How a co-design approach unveils new solutions and brings them to life



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I have believed in design approaches since the buzzword “design thinking” appeared. As a program manager at IDEO, I relied on the strong impact of human-centered design on business strategies and their success in the market. We observed the users in their environment, recorded the observations and shared them with the C-Suite.

The phrase “Good design is good business” evolved into user-centered design as the engine of market success. However, as long as it is we who design for others, we are also the limit.

Concept evaluations

Whether we are building new concepts or re-evaluating existing ones, we can expand our spectrum if we open up the pool of knowledge, experiences and perspectives by involving a heterogeneous group of people in our work. We set up interactions with people representative of target groups, on site, remotely or via scouts, as well as within our organizations. These open conversations are not interviews. We want to get under our skin and learn what people really think and do. We also rely on the imagined solutions they share with us. Here, it’s not the number of interactions with people that counts, but the intensity.

To engage user input, stakeholders and colleagues need to create collaborative spaces to generate input. By building on the data received and adapting it in a feasible way, we might see improvements that we had not previously considered: new constellations of existing features, new growth potentials, and possible integrations into networks and systems. related and correlated.

Related: Creative Problem Solving Strategies For Testing Your Business Idea

Development strategy

The reasons for a new concept, or the redesign of an existing concept, are at the heart of the design process as it is commonly practiced in design offices and design thinking departments. However, design methods and approaches should play a key role in strategizing for the implementation and leveraging of the valuable contributions collected. By evolving strategies to bring a concept to life with a design approach, we can ensure that we retain those values ​​and meet the purpose of a project. Layered visualizations of complex systems, models and scenarios are used to communicate effectively with teams, stakeholders, leaders and investors.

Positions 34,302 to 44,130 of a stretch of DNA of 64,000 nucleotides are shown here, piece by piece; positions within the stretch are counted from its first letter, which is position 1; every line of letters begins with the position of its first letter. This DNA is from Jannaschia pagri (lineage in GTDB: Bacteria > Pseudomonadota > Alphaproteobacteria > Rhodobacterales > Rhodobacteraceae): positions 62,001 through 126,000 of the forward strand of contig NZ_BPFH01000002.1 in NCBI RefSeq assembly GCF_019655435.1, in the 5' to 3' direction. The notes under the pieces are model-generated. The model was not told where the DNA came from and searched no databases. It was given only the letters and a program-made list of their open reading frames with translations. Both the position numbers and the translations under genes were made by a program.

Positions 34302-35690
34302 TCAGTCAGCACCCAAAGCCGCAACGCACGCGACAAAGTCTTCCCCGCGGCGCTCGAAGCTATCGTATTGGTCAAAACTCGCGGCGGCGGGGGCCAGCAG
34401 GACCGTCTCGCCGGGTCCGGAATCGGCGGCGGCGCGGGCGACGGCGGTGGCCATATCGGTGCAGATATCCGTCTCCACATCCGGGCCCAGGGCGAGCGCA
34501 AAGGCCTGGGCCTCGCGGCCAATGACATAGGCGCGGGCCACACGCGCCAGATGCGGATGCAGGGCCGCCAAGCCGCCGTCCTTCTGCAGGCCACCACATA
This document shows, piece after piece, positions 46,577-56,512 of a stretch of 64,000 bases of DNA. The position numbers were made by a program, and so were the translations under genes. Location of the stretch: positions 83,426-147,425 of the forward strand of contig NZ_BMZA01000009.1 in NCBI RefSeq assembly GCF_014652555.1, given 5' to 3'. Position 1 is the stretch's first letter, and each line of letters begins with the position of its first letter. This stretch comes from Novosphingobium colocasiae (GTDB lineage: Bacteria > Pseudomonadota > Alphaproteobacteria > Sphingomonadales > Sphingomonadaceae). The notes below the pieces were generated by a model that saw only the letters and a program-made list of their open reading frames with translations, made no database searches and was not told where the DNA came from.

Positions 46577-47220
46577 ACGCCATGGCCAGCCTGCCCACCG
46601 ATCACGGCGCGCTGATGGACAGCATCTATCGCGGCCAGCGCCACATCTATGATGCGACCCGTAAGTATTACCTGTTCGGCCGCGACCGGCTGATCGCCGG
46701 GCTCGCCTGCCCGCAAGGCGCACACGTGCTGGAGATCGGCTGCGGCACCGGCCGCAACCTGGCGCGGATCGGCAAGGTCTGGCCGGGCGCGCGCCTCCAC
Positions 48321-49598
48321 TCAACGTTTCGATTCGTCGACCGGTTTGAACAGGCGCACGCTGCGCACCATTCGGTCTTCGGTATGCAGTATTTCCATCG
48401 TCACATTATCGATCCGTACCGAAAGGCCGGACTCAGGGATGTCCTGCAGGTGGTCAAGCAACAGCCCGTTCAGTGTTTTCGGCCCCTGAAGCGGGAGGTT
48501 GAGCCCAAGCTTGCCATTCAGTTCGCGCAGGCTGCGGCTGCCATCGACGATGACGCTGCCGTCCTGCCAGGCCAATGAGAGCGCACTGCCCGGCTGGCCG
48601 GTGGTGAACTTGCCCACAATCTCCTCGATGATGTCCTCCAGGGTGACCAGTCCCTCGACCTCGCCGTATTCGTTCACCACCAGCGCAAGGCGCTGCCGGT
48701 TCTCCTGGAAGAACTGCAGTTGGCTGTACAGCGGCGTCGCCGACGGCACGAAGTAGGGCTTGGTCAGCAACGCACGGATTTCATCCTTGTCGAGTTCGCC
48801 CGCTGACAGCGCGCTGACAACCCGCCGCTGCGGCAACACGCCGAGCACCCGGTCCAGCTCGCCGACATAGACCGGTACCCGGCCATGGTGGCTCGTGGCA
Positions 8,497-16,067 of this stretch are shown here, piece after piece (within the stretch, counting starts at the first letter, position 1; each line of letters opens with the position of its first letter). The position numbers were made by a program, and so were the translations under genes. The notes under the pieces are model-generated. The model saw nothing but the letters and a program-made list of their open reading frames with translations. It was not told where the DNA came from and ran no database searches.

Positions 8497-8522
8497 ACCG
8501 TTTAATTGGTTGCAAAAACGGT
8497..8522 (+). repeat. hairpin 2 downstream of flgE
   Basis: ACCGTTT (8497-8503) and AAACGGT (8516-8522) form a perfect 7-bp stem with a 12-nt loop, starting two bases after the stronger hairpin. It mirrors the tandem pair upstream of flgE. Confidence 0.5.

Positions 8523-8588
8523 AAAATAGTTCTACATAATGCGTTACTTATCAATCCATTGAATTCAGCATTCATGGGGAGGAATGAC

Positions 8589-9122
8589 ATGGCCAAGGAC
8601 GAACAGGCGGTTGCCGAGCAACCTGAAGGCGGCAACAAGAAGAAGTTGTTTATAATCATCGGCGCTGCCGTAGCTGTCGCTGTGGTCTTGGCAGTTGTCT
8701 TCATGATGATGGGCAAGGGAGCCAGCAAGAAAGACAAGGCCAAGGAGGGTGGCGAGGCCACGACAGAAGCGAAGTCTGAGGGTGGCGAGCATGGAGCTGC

To respond to the complexity of a project, we need to see how the parts and functions of the overall system are related and coincide. We cannot test and evolve the whole body, but we have to find key aspects that help us understand how the tilts can impact other aspects and the whole structure. In this way, we can make the impact of a complex structure predictable. It’s important to honor the details and stay clear of assumptions. We need to compare all the contributions or comments we receive, the target people and groups and even the area we are tackling. When working on organizational design projects and implementations, an effective strategy is to let a team from one department design for another department and then themselves. By changing roles, they learn the needs that the other party wants to see implemented as well as the constraints and new perspectives.

Strategy development examines competitor analysis, function trees, roadmaps, development matrix, risk analysis, and exit strategies. With the design approach, these modules evolve around human considerations, values ​​and expectations.

Related: Design Thinking Isn’t a Process, It’s a State of Mind

Neither too small nor too big

The above can be practiced not only in large consulting programs, but also in small internal teams. Leaders at different levels can infuse techniques and approaches into their respective teams at all scales and create a culture of shared innovation as well as effective and engaging ways to collaborate within their organization. The “how to do it” and the understanding of the nuances require support, a tailor-made strategy and supervision of progress. Innovating or evolving from the inside to the outside is far more effective than suggestions from external projects or external innovation poles of large companies. “Inside out” works at all scales, and any company that wants to evolve in a sustainable way must change or meet new challenges.

Designing how we evaluate concepts and purpose is crucial for startups in all phases. Many of them fail when new stakeholders take hold and old values ​​and goals are disrupted by different ambitions and approaches. In established organizational structures, it is crucial to see where the barriers to change processes lie. Innovation skills need to be placed at the intersections of different departments that own and lead. They should function as a network of ambassadors from different units, creating a dynamic balance between the overall framework and individual interpretations or specific applications.

How do we bring all of these perspectives together, connect and engage? The past year has been a great online collaboration experience, which can boost coaching, implementation and monitoring of all of the above. Having mentored undergraduate and graduate students, as well as executives in startups and traditional industries, I can see that anyone can assimilate and practice strategic design interventions.

It is not visualization skills that are a prerequisite for applying design processes, but an open mind, analytical and systems thinking. The people I mentor apply what we have developed together, infuse the process into their work and engage the people around them. This creates a healthy work culture, committed collaborations and positive results.

Related: Why Design Thinking Won’t Solve All Your Innovation Problems

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